NEWBURY.- Dreweatts & Bloomsbury Auctions
will host a sale of Fine Jewellery, Watches, Silver and Objects of Vertu at their Donnington Priory base in Newbury, Berkshire on Thursday 14th July (10am). The sale is a carefully curated selection of precious objects dating from the 17th century to the late 20th century, to appeal to the connoisseur.
A silver tankard in chinoiserie style is a highly important and exceptionally rare piece of silver that is possibly thought to be the only known example in existence. Chinoiserie was a decorative style that was inspired by the art and design of China, Japan and other Asian countries which was at the height of fashion in the 18th century and hugely popular with British designers and craftsmen. This exquisite tankard, circa 1685 and unmarked apart from an 1814-1893 Dutch tax/census stamp, forms part of a small known group of silver dating from the last quarter of the 17th century with Chinese decoration in relief. The design on the tankard features a striking Chinese dragon thumbpiece and engravings of Chinese style flowers and foliage. Analysis carried out on the tankard found the silver impurity levels consistent with it being 16th-17th century and of sterling (.925) standard, thus pointing to an English, rather than Chinese, origin. As far as the present cataloguers have been able to ascertain there is no other example of a tankard from this very rare group in existence today. (Lot 53, Est: £15,000-25,000).
Also of interest is a group of 25 Russian works of art and objects of vertu. A key piece from within the selection is a stunning desk seal by Fabergé. The silver, gold and enamel seal is attributed to Henrik Wigstrom (18621923) who was one of the most important Fabergé workmasters. It features a seated cat with diamond eyes on a blue enamel and gold banded base. This comes complete with a fitted Fabergé box made from Holly wood and carries an estimate of £800-1,200 (Lot 80).
The sale also includes silver items from Pen Moel, near Chepstow. A key piece from this selection is an exquisite Nepalese, silver spice box (Lot 4) inscribed in Nepali script, 1911 and Nepal within a beaded border. The box was presented to the vendors grandfather, Sir Holburt Waring, 1st bart., by Sir Baber Shamsher Jang Bahadur Rana, second son of Maharaja Sir Chandra Shamsher Rana, hereditary Prime minister of Nepal and carries an estimate of £1,500-2,000.
Collectors will delight in the opportunity to secure items from a Private Collection of small objects by the highly collectible company Sampson Mordan & Co. Sampson Mordan (1790 1843) was a British silversmith who a co-invented the first patented mechanical pencil. He became a well-established stationer, and was known for creating pencils in whimsical shapes that featured animals, as well as Egyptian mummies and other objects. Mordan also created beautifully designed silverware and goldware items such as pencil cases, ornate boxes and medicine chests which, like his pencils, are now highly collectible. A particularly rare and highly sought after Mordan piece on offer is a charming novelty Victorian silver suitcase sewing etui (London 1874). The delicate suitcase design opens up to reveal a gilt interior complete with a tape measure and spool holder (Lot 154, Est: £600-800).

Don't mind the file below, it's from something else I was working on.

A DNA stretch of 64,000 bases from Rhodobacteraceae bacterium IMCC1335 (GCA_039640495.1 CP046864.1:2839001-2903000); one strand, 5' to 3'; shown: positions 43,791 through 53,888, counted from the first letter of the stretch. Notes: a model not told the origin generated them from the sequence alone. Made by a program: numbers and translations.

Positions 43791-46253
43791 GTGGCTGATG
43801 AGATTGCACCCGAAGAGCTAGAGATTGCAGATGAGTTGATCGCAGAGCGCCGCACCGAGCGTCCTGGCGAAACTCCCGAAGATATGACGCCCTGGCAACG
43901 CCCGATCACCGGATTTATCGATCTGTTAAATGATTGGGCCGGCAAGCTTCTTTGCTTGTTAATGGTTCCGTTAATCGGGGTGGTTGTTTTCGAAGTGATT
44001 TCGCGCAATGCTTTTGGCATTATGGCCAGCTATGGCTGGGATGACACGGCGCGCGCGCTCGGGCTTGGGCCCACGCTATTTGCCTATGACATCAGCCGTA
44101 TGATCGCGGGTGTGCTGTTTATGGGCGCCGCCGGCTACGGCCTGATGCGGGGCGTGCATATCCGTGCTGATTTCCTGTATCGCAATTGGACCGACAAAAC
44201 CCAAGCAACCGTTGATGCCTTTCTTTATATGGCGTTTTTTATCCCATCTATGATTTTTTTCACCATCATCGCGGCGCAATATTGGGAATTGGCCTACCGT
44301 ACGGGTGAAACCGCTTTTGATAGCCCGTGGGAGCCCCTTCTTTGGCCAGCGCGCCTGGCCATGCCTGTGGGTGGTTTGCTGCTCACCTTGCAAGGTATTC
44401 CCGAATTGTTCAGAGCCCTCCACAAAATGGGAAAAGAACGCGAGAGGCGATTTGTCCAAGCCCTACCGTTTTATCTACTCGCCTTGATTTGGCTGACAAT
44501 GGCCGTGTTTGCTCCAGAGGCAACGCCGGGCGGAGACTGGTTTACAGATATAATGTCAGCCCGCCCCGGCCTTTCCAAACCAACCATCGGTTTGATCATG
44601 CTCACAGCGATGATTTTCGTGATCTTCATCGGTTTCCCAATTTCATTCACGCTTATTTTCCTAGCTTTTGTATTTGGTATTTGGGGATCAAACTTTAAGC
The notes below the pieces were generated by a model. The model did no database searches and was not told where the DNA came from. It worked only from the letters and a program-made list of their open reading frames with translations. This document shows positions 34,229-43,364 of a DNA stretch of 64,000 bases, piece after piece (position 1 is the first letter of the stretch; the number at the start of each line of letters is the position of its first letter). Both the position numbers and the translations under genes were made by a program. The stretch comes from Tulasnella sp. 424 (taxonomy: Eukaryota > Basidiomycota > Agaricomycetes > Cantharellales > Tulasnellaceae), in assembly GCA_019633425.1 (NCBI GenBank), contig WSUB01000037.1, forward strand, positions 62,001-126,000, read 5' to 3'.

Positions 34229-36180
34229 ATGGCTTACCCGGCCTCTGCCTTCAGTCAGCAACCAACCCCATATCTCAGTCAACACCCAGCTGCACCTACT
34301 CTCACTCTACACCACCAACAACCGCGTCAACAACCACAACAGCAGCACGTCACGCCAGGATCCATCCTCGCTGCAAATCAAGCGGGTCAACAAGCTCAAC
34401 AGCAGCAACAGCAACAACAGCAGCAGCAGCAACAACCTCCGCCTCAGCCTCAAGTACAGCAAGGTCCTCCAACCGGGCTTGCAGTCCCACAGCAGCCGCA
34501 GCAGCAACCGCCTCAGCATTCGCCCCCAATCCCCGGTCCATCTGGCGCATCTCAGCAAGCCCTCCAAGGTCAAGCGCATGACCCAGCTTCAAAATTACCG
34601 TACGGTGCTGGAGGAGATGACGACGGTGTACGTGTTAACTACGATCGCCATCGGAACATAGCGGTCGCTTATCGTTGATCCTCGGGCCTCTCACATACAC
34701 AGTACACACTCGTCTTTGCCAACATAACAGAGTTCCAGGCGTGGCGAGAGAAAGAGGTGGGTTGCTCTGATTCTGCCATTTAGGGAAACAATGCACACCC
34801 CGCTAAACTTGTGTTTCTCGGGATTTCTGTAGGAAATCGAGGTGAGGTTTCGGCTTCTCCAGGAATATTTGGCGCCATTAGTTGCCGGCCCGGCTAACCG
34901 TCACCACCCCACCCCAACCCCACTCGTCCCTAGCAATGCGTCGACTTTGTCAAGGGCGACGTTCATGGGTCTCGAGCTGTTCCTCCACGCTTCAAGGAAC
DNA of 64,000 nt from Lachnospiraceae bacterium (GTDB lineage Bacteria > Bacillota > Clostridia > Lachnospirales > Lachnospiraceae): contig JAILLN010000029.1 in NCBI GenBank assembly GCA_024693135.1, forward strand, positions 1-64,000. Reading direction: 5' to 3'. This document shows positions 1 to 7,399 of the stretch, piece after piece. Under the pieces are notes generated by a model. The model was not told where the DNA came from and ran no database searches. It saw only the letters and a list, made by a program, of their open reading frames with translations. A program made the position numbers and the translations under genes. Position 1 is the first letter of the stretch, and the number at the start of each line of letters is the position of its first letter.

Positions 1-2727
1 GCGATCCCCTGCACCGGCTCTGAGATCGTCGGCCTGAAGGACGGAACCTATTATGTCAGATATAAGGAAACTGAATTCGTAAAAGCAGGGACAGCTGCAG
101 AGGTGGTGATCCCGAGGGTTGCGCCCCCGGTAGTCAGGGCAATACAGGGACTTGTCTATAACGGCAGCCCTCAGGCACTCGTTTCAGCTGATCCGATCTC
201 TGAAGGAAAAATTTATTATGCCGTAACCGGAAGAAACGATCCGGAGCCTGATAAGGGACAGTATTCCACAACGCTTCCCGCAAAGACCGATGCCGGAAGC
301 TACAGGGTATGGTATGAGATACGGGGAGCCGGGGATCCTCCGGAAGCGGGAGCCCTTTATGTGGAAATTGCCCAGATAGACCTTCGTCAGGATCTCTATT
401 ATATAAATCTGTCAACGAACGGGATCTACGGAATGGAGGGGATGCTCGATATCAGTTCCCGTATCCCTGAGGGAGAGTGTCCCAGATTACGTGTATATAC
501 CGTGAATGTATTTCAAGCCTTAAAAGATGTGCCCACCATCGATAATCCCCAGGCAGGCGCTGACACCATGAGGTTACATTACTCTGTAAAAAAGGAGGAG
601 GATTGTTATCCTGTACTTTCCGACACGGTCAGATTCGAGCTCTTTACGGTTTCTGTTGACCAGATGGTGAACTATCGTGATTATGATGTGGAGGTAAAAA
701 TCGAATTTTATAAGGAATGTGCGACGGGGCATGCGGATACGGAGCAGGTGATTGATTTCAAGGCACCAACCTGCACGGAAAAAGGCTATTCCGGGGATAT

Highlights for watch collectors include an 18 carat, gold pocket watch, circa 1800. The striking watch features two automated figures at 3 and 9 oclock, striking bells and a goat eating grapes at 6 oclock with a sliding cover which on closer inspection reveals a small erotic scene. (Lot 182, Est: £2,000-3,000). Also featured in the sale is a very rare 18 carat gold Rolex, circa 1937, which will garner attention from worldwide Rolex collectors. (Lot 232, Est £10,000-15,000).
The jewellery section of the sale spans a comprehensive range of jewels from the 17th century to the present day, including pieces from the most famous jewellery ateliers such as Cartier and Bulgari. On offer are a wonderful pair of early 19th century diamond earrings, set with old cut diamonds in a bow shaped panel and complete with pear shaped diamond drops (Lot 355, Est: £7,000-10,000).
Lot 248, a mid 17th century gold, ruby and diamond pendant mount with miniature portrait of Princess Mary of Orange is a wonderfully historical jewel from the 17th century. Princess Mary Henrietta Stuart (1631 - 1660) was the eldest daughter of King Charles I and Queen Henrietta Maria, and was the first British Princess to be given the title Princess Royal. She married Frederick Henry, Prince of Orange and Stadholder of the United Provinces and their only child Willem, Prince of Orange Nassau, became King William III of England, Ireland and Scotland in 1688 following the Glorious Revolution and the deposition of Mary's brother James II from the English, Irish and Scottish thrones. The gold mounted pendant is circa 1640 and decorated with white, black and pink enamelled scrolled panel set with rose cut diamonds and step cut rubies. The central image is of Princess Mary of Orange as a child wearing pearl earrings and a pearl necklace is painted on the back of a 17th century playing card (Est: £5,000 8,000).